From the Studio

Category

  • The Election of 2016

    It is now November, 2016, post-election and there isn't much to say that hasn't been written in the media frenzy. This election cost many artists their sleep, sanity, friendships and work not made but I found myself in the studio in the middle of the night. It was the only place where my brain depended on connecting with my eyes and hands, allowing images to emerge so I can hear my analysis and live with it, whatever it turned out to be.

    The red shoes had to happen, have been showing up for a year or more. I watched a film, "Tallulah," on Amazon and was struck by a woman of a certain age in the film who, when wanting to "go on the prowl" for a lover took out a pair of red heels from a box under her bed. I understood her, I understood the obsession of the heels. Maybe when I grow up I'll get a pair.

  • When the World...

    ...feels like nothing good is happening, and when war, climate change, racism, atrocities and religious fanatics get to me I know it is time to retreat into the studio and make work about another time and place. Make work that plays with the idea of soaring above, of having some control over the uncontrollable, indulge in magical thinking.

  • The state of the art world, part one

    I make the art, I don't explain it and I don't always understand it. It troubles me to go to museums and galleries with friends who have been immensely successful in their own work, are highly intelligent yet start shaking in their boots when asked to discuss what they're looking at.

    "I didn't major in art history," said one. "But I know what I like. Horses and boats. And I like landscapes and old portraits." 

    "I don't understand contemporary art," said another. "I don't want to appear stupid but I don't understand why it is art. And why is it OK to sit across from an old woman with a facelift in a long dress who just stares at you? And there was a long line of people waiting to do this? At the Museum of Modern Art?"

    With all the immense amount of web information and updates about the artworld, the buying frenzy, the art fairs and search for either very new or very old talent we seem to have forgotten that intimidation of the average museum goer is bound to happen and  the disconnect between artist and viewer is most definitely taking  a hit.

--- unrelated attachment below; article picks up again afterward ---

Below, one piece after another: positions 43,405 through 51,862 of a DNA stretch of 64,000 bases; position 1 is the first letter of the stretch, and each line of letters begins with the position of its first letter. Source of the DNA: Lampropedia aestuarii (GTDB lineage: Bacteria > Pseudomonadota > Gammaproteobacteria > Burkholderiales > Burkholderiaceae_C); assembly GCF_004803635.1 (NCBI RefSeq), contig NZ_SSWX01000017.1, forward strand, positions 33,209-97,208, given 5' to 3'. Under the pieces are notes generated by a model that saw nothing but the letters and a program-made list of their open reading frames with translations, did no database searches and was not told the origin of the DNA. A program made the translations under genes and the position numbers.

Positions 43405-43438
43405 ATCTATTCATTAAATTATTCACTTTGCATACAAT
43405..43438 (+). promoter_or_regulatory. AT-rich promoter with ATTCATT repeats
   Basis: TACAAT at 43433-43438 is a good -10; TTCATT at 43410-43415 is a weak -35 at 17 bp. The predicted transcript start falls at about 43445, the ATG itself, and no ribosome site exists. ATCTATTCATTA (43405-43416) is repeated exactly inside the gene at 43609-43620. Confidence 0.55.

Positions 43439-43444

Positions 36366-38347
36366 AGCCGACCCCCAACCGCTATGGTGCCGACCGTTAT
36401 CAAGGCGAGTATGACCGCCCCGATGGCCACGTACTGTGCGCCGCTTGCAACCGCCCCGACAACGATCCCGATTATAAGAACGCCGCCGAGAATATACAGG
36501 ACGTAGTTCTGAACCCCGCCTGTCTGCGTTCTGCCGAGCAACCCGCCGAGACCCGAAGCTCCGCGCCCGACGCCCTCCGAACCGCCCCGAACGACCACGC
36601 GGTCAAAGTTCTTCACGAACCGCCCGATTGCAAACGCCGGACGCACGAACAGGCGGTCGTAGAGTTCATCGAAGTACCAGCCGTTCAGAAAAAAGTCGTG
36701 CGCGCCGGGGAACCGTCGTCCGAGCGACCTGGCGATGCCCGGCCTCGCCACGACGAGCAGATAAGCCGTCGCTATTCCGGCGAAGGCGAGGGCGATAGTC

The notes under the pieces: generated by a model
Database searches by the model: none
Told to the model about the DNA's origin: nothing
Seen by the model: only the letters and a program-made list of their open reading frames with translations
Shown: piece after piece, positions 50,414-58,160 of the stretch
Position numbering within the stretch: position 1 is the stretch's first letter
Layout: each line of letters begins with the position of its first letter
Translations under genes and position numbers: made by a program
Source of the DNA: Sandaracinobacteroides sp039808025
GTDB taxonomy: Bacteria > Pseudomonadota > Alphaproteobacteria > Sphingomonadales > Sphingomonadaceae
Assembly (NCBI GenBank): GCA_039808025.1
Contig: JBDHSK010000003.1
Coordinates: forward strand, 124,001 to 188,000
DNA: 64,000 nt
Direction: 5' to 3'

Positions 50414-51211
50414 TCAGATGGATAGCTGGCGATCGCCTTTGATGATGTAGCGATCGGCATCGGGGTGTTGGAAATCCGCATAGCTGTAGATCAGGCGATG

Those of us who are making the art and are given to the highs and lows that it entails should be concerned about how loud we need to shout in order to be heard.  In the past it was enough to trot out some skill and whisper,  hope that someone, anyone, understood. Problem now is that we have intimidated people so much that they require proof of their own validity to even begin the conversation. 

  • Creative Process

    1. This is awesome

    2. This is tricky

    3. This is shit

    4. I am shit

    5. This might be OK

    6. This is awesome

  • Art maker par excellence

    Art maker par excellence

    This is one of three espresso options on any given day. The reason it is still freshly wrapped is because I haven't dropped it yet. But when I did, wow...big noise, lots of shards. Scared the hell out of the dog.

  • Provincetown

    Provincetown

    What Provincetown, when rocking and rolling, looks like to me.... on a 3' x 6' big ass piece on paper

  • Philip Seymour Hoffman

    I was deeply saddened by Philip Seymour Hoffman’s death. Useless, tragic and way too soon. I was in the NY studio on 39th street and was making sad drawings. 

  • Spellcheck

    How do you spell “accumulate?” This was a mixed media piece, 24" x 36" on paper